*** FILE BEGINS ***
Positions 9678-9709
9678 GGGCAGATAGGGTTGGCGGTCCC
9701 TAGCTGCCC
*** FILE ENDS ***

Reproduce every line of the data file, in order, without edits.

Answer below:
Positions 9678-9709
9678 GGGCAGATAGGGTTGGCGGTCCC
9701 TAGCTGCCC